31. According to Paragraph 1, Facebook acquired WhatsApp for its _______.

A. digital products

B. user information

C. physical assets

D. quality service

32. Linking phone numbers to Facebook identities may _______.

A. worsen political disputes

B. mess up customer records

C. pose a risk to Facebook users

D. mislead the European commission

33. According to the author, competition law _______.

A. should serve the new market powers

B. may worsen the economic imbalance

C. should not provide just one legal solution

D. cannot keep pace with the changing market

34. The White House claims that its power of enforcement ________.

A. they are not defined as customers

B. they are not financially reliable

C. the services are generally digital

D. the services are paid for by advertisers

35. The ants analogy is used to illustrate _______.

A. a win-win business model between digital giants

B. a typical competition pattern among digital giants

C. the benefits provided for digital giants’ customers

D. the relationship between digital giants and their users

答案及解析:

31. 选B. user information

定位到第一段的最后一句,可知WhatsApp是提供的的用户的信息。

32. 选C. pose a risk to Facebook users

定位到Even without knowing that was in the messages, the knowledge of who sent them and to whom was enormously revealing and still could be. 33.

33. 选D. cannot keep pace with the changing market

定位到第三段的第三句可知:比起变化的节奏,竞争法的进步则非常地缓慢。

34. 选D. the services are paid for by advertisers

定位到文章的第三段五到八句,可知主要是因为广告商在对服务付款。

35. 选D. the relationship between digital giants and their users

由just as可知,是为了证明例子前的论点,可以定位到最后一段的第一句。

Text 4

To combat the trap of putting a premium on being busy, Cal Newport, author of Deep Work: Rules for Focused Success in a Distracted World, recommends building a habit of “deep work” - the ability to focus without distraction.

There are a number of approaches to mastering the art of deep work - be it lengthy retreats dedicated to a specific task; developing a daily ritual; or taking a “journalistic” approach to seizing moments of deep work when you can throughout the day. Whichever approach, the key is to determine your length of focus time and stick to it.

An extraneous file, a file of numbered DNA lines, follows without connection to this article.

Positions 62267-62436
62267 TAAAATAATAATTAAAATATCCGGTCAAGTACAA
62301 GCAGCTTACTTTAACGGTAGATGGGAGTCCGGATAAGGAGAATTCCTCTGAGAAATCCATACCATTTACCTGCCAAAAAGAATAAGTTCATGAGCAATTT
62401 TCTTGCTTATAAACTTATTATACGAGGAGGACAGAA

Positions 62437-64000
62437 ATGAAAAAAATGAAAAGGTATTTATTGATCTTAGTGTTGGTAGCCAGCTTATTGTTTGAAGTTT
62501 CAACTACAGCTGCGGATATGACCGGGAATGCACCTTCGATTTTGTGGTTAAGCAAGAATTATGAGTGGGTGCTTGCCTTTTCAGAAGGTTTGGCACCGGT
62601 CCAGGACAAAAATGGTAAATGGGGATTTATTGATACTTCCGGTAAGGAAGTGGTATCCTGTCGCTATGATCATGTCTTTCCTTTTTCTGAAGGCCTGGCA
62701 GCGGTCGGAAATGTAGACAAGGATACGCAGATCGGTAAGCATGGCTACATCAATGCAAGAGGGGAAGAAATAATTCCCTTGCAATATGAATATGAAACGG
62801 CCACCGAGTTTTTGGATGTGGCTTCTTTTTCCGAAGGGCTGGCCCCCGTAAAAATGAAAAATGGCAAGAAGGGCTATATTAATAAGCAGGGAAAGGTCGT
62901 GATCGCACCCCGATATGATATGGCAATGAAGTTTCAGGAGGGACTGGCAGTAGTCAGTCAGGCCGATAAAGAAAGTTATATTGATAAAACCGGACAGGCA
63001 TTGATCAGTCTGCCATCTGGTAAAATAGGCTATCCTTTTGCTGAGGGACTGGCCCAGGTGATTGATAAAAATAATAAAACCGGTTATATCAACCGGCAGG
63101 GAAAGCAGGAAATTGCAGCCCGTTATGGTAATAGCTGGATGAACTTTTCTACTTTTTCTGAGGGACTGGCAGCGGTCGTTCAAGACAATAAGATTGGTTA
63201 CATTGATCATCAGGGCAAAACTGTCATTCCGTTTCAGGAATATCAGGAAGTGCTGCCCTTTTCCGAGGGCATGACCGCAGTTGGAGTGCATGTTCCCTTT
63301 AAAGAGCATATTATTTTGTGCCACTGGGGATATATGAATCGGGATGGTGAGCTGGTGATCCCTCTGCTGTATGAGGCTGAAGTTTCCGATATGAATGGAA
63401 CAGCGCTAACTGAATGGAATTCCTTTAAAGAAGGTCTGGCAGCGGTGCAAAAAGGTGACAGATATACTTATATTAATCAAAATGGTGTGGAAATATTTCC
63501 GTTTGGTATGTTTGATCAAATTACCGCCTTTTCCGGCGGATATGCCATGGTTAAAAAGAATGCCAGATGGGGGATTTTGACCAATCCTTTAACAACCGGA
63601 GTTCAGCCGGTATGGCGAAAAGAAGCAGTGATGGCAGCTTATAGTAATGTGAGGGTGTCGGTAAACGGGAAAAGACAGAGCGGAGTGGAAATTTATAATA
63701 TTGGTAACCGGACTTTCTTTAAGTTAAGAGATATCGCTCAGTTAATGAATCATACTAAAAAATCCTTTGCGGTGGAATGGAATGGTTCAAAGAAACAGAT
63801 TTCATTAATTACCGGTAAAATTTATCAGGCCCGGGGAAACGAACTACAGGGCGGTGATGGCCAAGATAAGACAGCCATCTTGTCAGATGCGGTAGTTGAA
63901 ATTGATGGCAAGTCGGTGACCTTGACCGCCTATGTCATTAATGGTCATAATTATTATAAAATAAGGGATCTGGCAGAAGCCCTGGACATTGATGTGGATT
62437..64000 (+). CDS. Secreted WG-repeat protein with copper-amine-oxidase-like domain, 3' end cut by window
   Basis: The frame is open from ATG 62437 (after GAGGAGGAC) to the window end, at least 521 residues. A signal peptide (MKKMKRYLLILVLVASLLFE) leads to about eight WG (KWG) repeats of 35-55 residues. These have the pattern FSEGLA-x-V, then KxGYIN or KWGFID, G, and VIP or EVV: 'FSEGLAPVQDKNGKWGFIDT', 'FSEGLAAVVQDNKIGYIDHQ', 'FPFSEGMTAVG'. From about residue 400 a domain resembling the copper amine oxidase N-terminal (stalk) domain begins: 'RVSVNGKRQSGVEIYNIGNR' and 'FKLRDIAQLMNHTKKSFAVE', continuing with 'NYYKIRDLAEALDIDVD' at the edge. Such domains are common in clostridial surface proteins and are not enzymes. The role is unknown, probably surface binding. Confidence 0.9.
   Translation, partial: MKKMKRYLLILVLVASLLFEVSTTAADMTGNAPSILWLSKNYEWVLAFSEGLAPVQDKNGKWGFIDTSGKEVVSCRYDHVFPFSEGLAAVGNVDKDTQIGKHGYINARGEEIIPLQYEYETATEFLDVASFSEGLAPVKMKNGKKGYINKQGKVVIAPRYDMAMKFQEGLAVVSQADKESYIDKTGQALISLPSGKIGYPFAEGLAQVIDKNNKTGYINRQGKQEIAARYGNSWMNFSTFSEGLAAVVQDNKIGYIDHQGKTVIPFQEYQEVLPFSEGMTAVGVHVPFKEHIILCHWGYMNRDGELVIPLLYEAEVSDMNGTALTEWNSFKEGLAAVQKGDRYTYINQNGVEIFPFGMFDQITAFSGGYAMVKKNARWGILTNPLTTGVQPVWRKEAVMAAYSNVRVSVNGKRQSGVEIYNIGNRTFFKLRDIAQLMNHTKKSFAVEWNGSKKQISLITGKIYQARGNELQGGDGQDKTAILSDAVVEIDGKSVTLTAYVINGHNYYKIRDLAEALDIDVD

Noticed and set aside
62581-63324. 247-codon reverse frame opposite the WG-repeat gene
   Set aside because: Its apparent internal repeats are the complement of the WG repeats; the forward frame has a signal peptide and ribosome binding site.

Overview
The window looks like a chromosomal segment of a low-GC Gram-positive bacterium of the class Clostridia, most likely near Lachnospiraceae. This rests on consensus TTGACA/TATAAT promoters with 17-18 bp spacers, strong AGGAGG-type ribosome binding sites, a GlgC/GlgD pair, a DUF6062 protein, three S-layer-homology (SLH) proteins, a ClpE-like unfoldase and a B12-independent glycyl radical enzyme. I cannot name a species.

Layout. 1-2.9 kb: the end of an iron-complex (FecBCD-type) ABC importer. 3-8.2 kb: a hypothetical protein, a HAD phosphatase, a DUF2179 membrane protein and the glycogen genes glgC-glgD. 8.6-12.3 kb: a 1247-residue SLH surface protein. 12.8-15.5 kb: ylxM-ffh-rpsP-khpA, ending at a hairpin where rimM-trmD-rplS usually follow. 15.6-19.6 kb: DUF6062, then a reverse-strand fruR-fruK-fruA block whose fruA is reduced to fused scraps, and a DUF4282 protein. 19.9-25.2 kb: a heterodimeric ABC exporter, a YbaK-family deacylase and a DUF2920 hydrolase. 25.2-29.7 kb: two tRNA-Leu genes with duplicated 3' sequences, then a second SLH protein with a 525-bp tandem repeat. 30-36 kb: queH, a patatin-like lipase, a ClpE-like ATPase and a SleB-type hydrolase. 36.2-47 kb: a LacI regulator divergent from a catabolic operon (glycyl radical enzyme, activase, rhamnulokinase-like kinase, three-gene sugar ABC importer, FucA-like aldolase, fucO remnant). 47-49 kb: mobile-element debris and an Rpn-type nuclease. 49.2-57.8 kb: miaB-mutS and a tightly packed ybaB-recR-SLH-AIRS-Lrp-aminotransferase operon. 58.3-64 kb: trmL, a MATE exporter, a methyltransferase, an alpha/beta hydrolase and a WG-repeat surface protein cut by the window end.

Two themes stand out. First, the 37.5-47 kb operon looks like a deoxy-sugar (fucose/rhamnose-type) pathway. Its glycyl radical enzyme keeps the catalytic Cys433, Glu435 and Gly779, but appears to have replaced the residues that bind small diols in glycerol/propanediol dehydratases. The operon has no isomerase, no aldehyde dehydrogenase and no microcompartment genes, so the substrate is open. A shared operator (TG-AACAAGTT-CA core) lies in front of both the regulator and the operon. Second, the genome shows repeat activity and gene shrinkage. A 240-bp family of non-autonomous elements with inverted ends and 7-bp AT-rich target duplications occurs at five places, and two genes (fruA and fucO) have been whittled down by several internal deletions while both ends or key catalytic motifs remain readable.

Newport also recommends “deep scheduling” to combat constant interruptions and get more done in less time. “At any given point, I should have deep work scheduled for roughly the next month. Once on the calendar, I protect this time like I would a doctor’s appointment or important meeting,” he writes.

Another approach to getting more done in less time is to rethink how you prioritise your day-in particular how we craft our to-do lists. Tim Harford, author of Messy: The Power of Disorder to Transform Our Lives, points to a study in the early 1980s that divided undergraduates into two groups: some were advised to set out monthly goals and study activities; others were told to plan activities and goals in much more detail, day by day.

While the researchers assumed that the well-structured daily plans would be most effective when it came to the execution of tasks, they were wrong: the detailed daily plans demotivated students. Harford argues that inevitable distractions often render the daily to-do list ineffective, while leaving room for improvisation in such a list can reap the best results.

In order to make the most of our focus and energy, we also need to embrace downtime, or as Newport suggests, “be lazy.”

“Idleness is not just a vacation, an indulgence or a vice; it is as indispensable to the brain as vitamin D is to the body…[idleness] is, paradoxically, necessary to getting any work done,” he argues.

Srini Pillay, an assistant professor of psychiatry at Harvard Medical School, believes this counterintuitive link between downtime and productivity may be due to the way our brains operate. When our brains switch between being focused and unfocused on a task, they tend to be more efficient.

“What people don’t realise is that in order to complete these tasks they need to use both the focus and unfocus circuits in their brain,” says Pillay.

36. The key to mastering the art of deep work is to______

A. seize every minute to work

B. list your immediate tasks

C. make specific daily plans

D. keep to your focus time

37. The study in the early 1980s cited by Harford shows that

A. students are hardly motivated by monthly goals

B. detailed plans may not be as fruitful as expected

C. distractions may actually increase efficiency

D. daily schedules arc indispensable to studying

38. According to Newport, idleness is __________-

A. a desirable mental state for busy people

B. a major contributor to physical health

C. an effective way to save time and energy

D. an essential factor in accomplishing any work

39. Pillay believes that our brain’s shift between being focused and unfocused ______

A. can bring about greater efficiency

B. can result in psychological well-being

C. is driven by task urgency

D. is aimed at better balance in work

40. This text is mainly about_____

A. approaches to getting more done in less time

B. Ways to relieve the tension of busy life

C. The key to eliminating distractions

D. The cause of the lack of focus time